Prioritizing risks of emerging plant pests and diseases in the European Union based on their social, economic and environmental impacts

19:00 Tuesday 28 May

PO106

PS9

 

Emilio Rodriguez-Cerezo (Spain) 1; Berta Sanchez (Spain) 1; Jesús Barreiro-Hurle (Spain) 1; Iria Soto-Embodas (Spain) 1

1 - European Commission, Joint Research Centre (JRC), Directorate D - Sustainable Resources, Economics of Agriculture. Isla de la Cartuja, c/ Inca Garcilaso 3, Edificio EXPO, E-41092 Seville, Spain.

The increasing threat of plant pests and diseases to agriculture and forests is a worldwide phenomenon. Climate change and the globalization of trade are among the main causes of emerging plant health risks. In the last decade, the EU has been confronted with several large scale outbreaks of new plant pests and diseases. The main adaptation strategy towards emerging pests and diseases is more prevention, early detection at borders and control. Yet resources for pest prevention, detection and control are scarce and have to be allocated based on an ex-ante analysis of the possible economic impacts of quarantine pests and diseases. There are several hundred species that are considered quarantine pests for the European Union. Quantifying their potential economic impact in an scenario of entry and maximum spread is essential to establish a list of priority pests. We have developed a methodology to support plant health policy-making based on the soundest scientific evidence for those pests to which resources would be best allocated based on their impact severity.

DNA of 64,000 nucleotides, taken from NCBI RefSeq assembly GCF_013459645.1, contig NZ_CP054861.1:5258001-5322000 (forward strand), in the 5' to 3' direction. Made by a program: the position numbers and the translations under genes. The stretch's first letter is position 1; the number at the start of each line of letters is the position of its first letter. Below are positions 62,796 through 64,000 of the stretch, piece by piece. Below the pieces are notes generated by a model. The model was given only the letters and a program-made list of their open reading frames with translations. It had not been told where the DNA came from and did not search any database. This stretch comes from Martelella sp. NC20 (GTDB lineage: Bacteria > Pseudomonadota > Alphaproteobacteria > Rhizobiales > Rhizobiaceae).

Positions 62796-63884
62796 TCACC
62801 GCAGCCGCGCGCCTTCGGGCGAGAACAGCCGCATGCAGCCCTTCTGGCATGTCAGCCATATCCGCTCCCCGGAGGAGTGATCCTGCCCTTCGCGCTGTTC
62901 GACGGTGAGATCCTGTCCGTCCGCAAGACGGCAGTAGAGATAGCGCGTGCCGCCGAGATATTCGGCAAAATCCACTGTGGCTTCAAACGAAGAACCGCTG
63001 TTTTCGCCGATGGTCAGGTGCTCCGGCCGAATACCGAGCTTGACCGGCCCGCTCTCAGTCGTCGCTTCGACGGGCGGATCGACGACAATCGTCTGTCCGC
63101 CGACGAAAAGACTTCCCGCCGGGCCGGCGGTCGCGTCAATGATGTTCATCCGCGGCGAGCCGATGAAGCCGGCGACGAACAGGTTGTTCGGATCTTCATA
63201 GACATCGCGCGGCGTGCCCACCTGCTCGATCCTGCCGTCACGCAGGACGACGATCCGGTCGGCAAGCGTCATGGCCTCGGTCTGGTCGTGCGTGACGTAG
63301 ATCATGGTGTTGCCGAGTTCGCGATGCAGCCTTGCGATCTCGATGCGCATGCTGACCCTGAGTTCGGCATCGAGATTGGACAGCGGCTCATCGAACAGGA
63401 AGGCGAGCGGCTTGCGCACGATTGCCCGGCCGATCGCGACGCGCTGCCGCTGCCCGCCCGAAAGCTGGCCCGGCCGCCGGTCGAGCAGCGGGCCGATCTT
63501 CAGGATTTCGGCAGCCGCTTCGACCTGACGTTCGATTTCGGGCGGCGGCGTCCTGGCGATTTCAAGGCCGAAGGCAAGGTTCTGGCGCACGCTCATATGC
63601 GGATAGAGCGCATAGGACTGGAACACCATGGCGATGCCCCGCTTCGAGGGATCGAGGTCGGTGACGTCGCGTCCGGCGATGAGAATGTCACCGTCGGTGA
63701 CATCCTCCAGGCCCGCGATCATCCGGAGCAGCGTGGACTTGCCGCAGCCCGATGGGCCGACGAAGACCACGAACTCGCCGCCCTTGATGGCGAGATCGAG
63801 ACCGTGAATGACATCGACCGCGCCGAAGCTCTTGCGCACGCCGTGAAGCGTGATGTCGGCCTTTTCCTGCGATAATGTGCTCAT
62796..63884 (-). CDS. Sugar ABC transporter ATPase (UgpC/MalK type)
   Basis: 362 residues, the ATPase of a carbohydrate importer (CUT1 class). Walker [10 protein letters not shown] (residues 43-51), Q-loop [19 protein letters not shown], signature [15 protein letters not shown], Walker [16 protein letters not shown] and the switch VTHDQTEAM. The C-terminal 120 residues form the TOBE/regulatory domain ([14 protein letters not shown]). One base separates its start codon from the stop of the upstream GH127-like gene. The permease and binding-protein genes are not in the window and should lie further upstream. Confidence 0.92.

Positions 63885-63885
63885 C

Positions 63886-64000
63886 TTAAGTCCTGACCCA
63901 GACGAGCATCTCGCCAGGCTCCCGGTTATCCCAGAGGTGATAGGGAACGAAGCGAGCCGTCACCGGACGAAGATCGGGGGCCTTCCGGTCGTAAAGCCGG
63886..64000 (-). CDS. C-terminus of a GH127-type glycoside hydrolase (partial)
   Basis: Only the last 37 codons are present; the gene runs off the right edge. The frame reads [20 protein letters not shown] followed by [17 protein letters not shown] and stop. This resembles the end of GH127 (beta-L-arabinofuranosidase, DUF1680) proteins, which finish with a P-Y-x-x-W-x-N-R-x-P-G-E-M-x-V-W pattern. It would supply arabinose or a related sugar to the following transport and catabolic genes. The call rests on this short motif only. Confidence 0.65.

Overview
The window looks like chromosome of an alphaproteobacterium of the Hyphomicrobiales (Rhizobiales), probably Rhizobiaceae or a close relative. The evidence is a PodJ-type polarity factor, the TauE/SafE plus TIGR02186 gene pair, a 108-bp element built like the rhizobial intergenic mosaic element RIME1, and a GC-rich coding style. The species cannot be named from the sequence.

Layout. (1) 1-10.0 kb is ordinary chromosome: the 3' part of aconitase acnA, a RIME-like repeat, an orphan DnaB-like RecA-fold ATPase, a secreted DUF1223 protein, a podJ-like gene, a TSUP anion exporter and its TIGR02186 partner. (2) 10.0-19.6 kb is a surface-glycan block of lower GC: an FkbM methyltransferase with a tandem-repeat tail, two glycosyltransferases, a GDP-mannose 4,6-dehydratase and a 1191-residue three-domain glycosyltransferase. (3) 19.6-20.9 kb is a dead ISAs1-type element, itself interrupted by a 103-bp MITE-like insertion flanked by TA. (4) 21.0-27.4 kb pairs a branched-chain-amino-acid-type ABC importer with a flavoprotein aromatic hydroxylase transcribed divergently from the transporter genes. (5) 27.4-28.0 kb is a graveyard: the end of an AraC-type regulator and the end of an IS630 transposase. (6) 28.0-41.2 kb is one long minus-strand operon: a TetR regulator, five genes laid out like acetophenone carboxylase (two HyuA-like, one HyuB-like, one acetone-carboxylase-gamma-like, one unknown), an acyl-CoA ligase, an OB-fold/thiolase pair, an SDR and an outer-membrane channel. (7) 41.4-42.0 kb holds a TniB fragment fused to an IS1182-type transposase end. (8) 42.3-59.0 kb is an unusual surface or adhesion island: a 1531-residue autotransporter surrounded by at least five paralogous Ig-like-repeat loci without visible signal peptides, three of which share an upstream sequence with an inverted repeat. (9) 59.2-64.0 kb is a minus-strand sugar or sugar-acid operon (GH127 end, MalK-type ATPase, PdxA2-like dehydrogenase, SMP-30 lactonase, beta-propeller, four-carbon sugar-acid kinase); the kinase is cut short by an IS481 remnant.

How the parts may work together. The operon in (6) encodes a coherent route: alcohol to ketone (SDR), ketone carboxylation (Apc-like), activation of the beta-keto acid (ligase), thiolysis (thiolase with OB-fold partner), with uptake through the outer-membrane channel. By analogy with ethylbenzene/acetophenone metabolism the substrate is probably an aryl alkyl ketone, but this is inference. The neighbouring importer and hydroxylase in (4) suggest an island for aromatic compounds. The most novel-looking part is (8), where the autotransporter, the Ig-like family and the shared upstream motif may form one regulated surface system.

The Impact Indicator of Quarantine Pests (IIQP) is a composite indicator to rank plant pests/diseases according to the severity of the economic, social and environmental impact that they can cause in the European Union territory. The individual indicators try to summarize and reflect the criteria of Regulation (EU) 2016/2031 as far as it relates to the definition of priority pests and diseases. The IIQP should be applied to all quarantine plant pests/diseases that can potentially affect EU crop, horticulture and forestry activities. Our results can help to improve adaptation of the agriculture and forest sector to emerging pests and diseases.